The history of the church, in the days of Moses and Joshua, also furnishes an answer to the objection that may arise, whether the wicked would marshal themselves to fight against God, after they had witnessed so many wonders and plagues, as this view of the subject supposes. The answer is this. If the hosts of Egypt would pursue the armies of Israel, after the judgments they had experienced, and if the Canaanites would dare to fight against them, after what they had seen at Jericho, what may we not expect from those who are left to be destroyed by the brightness of Christ’s coming? Joshua 11:20.

In settling this question of the order of events, some light is afforded to us from the analogous cases referred to in the word of God. As it was in the days of Sodom, and the flood, so shall it be in the days of the Son of man. In these cases the deliverance of the righteous was secured before the wicked were destroyed.

We will notice the bearing of the words of Christ upon the question, and we have done. He says, “Watch ye therefore, and pray always, that ye may be accounted worthy to escape all these things that shall come to pass.” How are we to escape? “The Son of man shall send forth his angels, with a great sound of a trumpet; and they shall gather together his elect from the four winds.” When is it to be done? “The Lord himself shall descend from heaven with a shout, with the voice of the Archangel and the trump of God; and the dead in Christ shall rise first. Then we which are alive and remain, shall be caught up together with them in the clouds.”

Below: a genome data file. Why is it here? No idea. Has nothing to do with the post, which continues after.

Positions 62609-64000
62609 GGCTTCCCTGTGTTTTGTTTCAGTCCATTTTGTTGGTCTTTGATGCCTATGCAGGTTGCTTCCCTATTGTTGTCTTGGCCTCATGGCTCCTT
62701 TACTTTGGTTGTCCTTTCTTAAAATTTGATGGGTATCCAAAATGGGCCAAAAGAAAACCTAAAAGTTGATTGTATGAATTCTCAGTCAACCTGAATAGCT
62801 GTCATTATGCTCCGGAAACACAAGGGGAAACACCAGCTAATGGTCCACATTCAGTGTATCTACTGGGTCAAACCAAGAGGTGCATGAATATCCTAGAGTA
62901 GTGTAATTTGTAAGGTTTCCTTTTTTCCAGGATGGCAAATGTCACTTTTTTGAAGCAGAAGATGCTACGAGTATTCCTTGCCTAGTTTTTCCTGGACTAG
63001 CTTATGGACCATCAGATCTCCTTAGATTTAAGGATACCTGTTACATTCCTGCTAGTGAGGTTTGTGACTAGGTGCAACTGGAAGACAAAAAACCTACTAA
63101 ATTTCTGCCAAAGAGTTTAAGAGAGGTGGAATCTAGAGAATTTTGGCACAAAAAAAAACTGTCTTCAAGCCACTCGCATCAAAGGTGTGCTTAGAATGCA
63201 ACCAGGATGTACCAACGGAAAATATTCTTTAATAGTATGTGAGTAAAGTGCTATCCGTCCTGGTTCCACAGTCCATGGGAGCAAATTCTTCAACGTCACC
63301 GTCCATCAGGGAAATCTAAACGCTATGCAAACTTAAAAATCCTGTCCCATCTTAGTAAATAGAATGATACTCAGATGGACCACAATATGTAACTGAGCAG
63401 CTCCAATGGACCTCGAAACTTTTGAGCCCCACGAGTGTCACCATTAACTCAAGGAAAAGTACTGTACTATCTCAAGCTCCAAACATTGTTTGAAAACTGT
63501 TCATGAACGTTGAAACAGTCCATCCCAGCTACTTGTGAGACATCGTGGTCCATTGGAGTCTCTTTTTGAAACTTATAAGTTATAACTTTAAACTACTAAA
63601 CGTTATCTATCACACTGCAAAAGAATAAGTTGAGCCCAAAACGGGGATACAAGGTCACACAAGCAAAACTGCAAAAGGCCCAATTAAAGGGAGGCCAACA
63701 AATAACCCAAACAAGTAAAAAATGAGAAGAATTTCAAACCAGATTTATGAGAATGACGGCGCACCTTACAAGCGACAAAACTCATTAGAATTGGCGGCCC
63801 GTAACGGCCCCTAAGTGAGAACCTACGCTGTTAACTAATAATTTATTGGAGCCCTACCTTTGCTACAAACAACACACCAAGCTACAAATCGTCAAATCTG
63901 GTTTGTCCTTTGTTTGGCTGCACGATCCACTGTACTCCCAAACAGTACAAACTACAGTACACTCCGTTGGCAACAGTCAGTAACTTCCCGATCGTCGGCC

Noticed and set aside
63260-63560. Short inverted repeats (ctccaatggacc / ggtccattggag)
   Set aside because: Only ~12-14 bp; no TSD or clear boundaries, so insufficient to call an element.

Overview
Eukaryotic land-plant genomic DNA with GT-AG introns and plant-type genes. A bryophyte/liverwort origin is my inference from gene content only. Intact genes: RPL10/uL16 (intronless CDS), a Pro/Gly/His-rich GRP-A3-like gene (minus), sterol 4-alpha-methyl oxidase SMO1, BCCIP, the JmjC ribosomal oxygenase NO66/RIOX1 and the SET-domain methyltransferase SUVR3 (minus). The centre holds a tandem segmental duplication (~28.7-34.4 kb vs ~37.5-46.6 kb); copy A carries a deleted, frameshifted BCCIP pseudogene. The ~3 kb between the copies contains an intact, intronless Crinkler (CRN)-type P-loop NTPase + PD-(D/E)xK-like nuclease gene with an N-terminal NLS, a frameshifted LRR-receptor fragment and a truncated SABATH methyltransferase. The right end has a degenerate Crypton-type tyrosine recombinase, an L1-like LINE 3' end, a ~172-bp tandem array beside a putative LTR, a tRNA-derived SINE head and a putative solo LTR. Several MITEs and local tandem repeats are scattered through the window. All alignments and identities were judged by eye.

Now if the watchful and prayerful are to “escape all these things,” in this manner, and at the time Christ descends from heaven to the air, it must be that all these things are to come afte the appearing of Christ, and our gathering together unto him.

By every one of these general views, by the most obvious bearing of every one of the prominent events, and more minute particulars, considered—by all the analogous cases—and by the only construction we can put upon the plain words of Christ, it is clear, then, that WE HAVE NOTHING TO LOOK FOR BUT THE APPEARING OF OUR LORD TO THE SALVATION OF THEM THAT LOOK FOR HIM!


Profit of Persecution.—God schooleth and nurtureth his people, that so, through many tribulations, they may enter into their rest. Frankincense, when it is put into the fire, smells the sweeter; the earth, when it is torn up with the plough, becomes more fruitful; the seed in the ground, after frost and snow, and winter storms, springs the ranker; the nigher the vine is pruned to the stock, the [continues at bottom of next page]